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Old 10-05-2003, 05:15 PM   #1
Jay Edvardz
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Over the past week I have measured my blood pressure 3 times. Every time I ended up with a nearly identical reading of: 138 / 70. I know that 70 is superb, however, 138 is extremely high - especially for me. I am 18 - 5'7 - 150 - sub ten percent bodyfat. I have been following the NHE Bodybuilders Protocol for the past few weeks. I have been eating only Paleo food and avoiding any extra salt. Obviously, this is extremely bothersome. I am going to head over to the Dr. the first chance I get so that I can get some bloodwork done and find out where I stand. Any thoughts on the blood pressure issue?

-Jay
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Old 10-06-2003, 07:51 AM   #2
Ryan Atkins
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Jay,

I have previously had some of the same concerns that you do now. Robb Wolf and John McCracken gave me some good information in a previous post at http://www.crossfit.com/discus/messages/23/1449.html. By supplementing with magnesium and attempting to reduce stress I have been able to moderately reduce my readings.

Good luck,

Ryan
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Old 10-06-2003, 08:34 AM   #3
Jay Edvardz
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Ryan - Thanks a lot for the help. After reading the thread you posted; I am wondering if I may be over-training?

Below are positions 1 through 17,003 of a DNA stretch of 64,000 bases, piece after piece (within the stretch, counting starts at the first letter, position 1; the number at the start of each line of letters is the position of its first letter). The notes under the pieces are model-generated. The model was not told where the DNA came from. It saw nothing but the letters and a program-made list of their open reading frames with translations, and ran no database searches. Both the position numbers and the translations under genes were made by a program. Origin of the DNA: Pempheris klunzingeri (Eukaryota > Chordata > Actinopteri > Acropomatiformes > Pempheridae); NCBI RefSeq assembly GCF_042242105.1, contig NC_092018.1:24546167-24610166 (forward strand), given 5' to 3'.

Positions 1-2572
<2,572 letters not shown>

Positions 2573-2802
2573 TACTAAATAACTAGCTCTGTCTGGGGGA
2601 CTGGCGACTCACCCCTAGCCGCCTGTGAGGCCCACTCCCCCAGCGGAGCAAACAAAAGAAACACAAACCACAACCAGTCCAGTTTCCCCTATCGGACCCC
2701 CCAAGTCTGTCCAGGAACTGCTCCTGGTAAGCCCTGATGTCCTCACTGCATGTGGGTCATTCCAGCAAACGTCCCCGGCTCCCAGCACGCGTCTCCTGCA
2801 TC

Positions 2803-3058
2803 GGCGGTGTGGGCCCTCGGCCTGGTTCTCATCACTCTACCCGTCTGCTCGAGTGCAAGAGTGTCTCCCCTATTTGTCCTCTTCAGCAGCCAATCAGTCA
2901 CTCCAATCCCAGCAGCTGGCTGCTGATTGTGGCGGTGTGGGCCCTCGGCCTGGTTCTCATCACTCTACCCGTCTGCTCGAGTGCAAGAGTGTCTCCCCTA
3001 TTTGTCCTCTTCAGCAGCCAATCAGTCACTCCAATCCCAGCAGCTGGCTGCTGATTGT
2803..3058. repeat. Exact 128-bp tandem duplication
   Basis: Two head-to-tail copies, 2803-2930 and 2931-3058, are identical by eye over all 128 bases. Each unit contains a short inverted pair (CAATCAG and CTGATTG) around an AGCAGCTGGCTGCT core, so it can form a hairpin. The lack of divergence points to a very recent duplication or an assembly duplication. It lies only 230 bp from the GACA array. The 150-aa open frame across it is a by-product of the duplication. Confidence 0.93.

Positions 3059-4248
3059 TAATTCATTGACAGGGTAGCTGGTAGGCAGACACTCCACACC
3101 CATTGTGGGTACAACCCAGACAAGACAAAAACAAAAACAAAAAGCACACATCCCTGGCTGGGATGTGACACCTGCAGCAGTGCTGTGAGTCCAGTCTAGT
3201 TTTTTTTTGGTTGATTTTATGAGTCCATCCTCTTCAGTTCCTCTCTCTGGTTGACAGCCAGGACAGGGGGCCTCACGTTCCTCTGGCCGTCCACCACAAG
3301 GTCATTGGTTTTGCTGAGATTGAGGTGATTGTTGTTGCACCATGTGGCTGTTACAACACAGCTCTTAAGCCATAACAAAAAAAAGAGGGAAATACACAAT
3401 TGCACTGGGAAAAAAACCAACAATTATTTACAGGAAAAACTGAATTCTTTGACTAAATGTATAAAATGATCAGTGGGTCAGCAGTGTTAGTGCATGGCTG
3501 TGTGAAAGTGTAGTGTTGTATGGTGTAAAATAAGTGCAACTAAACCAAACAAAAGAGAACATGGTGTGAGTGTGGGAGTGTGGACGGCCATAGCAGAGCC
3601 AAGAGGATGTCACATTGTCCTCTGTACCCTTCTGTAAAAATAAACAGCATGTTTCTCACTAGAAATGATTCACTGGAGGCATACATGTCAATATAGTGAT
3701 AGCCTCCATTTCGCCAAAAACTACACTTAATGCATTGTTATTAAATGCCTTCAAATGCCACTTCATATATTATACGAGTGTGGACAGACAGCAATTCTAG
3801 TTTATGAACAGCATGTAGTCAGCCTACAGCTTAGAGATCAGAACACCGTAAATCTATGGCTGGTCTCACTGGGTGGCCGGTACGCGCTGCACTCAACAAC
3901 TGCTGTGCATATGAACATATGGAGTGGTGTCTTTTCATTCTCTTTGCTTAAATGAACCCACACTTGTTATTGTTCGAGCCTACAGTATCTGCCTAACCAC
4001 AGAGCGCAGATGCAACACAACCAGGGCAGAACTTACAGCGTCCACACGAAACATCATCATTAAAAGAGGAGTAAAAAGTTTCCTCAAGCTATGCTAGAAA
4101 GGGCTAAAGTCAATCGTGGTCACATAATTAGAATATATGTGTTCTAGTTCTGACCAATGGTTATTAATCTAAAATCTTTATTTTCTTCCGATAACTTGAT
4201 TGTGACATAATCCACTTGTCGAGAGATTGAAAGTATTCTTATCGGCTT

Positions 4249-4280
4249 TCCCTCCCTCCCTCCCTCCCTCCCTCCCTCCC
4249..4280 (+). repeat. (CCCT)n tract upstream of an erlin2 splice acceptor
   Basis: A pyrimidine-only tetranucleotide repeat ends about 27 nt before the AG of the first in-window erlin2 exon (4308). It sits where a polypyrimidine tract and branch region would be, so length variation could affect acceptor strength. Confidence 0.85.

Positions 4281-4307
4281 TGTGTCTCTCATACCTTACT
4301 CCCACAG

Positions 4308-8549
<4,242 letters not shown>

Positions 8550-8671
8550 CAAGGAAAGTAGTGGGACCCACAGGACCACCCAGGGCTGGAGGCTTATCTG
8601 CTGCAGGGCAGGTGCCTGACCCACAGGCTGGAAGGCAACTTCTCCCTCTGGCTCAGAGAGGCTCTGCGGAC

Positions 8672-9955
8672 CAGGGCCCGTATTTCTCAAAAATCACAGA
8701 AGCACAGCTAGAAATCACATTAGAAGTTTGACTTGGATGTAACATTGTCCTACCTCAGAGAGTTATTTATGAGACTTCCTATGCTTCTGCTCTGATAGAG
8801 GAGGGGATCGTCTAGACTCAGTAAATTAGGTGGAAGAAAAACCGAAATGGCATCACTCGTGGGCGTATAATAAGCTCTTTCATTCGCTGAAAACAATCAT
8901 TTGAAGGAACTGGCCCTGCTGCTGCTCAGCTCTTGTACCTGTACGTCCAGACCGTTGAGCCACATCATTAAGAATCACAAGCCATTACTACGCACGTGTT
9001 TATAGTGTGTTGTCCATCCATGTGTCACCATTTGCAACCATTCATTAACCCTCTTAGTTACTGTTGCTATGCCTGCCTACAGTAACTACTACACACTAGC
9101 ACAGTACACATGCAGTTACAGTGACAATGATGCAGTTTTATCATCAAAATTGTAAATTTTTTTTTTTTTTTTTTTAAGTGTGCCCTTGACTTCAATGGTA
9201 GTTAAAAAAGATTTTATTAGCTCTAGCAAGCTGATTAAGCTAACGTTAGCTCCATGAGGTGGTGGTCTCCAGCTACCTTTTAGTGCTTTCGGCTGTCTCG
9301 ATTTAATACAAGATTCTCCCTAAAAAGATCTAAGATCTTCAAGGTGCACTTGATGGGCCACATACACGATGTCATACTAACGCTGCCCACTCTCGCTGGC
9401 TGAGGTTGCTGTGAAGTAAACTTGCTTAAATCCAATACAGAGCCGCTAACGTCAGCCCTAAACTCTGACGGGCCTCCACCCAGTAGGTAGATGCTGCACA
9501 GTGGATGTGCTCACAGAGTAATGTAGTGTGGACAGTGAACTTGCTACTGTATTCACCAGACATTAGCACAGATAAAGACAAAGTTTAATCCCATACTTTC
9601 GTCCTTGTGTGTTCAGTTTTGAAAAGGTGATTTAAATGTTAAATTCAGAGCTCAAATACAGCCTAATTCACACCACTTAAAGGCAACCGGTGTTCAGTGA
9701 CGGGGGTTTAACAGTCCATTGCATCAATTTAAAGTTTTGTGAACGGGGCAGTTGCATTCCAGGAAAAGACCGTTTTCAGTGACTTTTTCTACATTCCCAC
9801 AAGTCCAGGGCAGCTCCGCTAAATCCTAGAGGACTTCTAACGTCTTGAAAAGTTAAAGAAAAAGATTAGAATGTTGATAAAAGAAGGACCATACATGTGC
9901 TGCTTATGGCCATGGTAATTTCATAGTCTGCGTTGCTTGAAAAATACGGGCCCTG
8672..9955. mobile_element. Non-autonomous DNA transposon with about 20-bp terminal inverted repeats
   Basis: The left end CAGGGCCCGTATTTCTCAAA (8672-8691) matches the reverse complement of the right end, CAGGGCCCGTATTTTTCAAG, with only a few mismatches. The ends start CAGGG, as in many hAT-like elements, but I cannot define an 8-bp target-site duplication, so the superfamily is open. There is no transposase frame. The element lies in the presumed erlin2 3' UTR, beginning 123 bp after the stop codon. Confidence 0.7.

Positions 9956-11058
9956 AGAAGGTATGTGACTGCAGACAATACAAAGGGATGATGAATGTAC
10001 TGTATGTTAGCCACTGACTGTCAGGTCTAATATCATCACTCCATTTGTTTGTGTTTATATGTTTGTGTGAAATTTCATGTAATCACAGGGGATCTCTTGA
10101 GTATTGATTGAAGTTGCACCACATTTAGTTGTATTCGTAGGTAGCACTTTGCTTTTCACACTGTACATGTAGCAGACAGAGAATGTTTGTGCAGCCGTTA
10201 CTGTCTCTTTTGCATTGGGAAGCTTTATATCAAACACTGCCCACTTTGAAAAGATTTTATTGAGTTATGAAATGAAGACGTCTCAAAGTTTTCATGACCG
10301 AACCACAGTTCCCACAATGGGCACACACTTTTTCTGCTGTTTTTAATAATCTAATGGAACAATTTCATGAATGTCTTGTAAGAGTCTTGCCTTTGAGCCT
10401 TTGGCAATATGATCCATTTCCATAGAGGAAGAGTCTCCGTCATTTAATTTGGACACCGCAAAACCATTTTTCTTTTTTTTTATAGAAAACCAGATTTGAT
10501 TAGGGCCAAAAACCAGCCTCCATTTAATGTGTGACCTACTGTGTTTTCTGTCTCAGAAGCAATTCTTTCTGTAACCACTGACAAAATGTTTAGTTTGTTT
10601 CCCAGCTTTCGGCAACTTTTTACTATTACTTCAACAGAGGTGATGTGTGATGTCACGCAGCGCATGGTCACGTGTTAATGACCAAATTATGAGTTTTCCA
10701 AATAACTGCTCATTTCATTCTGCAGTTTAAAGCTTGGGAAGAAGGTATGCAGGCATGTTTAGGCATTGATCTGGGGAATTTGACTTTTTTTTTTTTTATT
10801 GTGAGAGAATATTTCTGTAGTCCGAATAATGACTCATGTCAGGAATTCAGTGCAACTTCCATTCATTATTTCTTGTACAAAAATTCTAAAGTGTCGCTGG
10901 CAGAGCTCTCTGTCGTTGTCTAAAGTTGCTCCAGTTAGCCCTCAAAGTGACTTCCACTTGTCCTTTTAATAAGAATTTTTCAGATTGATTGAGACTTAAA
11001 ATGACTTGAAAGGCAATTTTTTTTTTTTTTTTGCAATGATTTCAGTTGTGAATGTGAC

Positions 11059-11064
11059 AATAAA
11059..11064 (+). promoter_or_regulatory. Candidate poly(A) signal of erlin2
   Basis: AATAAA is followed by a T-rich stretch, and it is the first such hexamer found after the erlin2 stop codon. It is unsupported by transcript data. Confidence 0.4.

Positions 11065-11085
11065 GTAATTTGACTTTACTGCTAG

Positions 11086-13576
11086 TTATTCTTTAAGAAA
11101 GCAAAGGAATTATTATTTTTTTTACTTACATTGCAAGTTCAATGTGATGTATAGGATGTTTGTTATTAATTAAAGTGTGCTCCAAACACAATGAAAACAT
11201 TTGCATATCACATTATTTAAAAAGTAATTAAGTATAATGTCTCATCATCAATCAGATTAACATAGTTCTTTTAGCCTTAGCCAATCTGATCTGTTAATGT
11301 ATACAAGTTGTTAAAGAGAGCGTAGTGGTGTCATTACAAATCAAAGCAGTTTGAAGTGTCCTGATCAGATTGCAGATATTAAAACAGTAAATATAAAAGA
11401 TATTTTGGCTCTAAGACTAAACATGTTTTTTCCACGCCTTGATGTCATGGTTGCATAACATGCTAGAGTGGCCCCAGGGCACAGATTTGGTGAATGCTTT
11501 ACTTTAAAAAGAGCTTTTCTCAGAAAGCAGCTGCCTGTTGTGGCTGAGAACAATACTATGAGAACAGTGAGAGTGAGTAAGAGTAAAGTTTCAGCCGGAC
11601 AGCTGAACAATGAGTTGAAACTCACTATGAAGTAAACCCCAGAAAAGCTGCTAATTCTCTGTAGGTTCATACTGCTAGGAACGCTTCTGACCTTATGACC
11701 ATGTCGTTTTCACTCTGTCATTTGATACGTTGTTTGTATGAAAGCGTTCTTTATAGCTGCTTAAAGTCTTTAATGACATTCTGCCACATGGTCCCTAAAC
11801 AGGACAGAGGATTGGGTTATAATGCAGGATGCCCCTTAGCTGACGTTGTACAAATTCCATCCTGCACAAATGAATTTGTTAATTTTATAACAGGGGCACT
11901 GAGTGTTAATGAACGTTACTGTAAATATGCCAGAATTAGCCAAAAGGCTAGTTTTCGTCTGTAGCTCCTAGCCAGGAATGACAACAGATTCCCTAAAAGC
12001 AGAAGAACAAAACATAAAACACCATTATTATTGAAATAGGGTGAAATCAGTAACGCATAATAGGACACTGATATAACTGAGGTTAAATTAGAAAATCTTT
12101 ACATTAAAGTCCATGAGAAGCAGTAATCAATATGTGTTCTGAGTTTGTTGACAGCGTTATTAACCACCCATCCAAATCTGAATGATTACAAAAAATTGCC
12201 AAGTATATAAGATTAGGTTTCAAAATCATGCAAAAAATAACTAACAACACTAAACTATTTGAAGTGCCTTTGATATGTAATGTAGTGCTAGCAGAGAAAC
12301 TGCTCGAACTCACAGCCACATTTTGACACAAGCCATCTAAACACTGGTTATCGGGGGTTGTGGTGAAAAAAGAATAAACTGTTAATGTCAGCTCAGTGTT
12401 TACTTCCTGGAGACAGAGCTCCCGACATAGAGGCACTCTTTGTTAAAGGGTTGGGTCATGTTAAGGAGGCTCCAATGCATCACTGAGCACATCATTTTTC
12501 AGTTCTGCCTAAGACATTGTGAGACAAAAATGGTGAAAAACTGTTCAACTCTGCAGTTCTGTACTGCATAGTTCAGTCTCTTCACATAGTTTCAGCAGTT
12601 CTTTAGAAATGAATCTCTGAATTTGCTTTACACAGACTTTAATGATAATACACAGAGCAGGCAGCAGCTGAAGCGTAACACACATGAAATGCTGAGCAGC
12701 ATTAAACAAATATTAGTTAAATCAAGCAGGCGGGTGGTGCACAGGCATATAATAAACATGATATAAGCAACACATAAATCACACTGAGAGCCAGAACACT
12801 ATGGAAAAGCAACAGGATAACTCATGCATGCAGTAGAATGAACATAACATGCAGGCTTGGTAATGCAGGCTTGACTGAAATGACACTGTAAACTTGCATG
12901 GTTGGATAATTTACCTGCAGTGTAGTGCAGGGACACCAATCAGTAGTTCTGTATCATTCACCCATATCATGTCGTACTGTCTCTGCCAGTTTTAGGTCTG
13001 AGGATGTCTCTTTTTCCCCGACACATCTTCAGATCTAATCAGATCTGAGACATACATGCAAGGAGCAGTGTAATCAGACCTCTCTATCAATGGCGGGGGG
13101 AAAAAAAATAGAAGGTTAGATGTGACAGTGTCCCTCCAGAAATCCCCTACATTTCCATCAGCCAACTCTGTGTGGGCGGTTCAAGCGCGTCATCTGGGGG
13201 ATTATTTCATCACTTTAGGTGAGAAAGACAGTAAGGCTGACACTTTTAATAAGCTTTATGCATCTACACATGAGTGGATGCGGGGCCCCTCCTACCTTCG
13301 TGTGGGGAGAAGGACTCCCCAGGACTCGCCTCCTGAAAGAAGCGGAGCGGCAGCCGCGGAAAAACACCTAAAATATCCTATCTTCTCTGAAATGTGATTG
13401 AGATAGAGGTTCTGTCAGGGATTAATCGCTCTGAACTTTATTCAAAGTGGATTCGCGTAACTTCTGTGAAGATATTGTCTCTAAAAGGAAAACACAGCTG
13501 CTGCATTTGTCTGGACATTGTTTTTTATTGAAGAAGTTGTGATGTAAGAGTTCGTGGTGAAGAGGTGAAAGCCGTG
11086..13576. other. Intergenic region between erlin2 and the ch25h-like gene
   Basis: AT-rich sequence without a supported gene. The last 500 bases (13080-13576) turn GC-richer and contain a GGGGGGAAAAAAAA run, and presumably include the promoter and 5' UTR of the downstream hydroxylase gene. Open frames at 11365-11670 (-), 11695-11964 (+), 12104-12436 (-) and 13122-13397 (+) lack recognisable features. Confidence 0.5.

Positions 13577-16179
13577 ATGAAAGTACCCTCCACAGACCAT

-Jay
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Old 10-07-2003, 10:07 AM   #4
Robert Wolf
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Jay-

Overtraining/overreaching can certianly get BP up. Take a few days off and start monitoring your waking pulse rate. If this starts climbing back off on the training.
Robb
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Old 10-07-2003, 11:54 AM   #5
Jay Edvardz
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Rob - Will do, thanks for the advice. I have been training balls to the wall on a regular basis. I really did not ease into the training like I should've. What really struck me odd about the BP thing is that the systolic is so high, while my diastolic actually dropped a few points. Odd.

-Jay
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Old 10-07-2003, 04:23 PM   #6
Jay Edvardz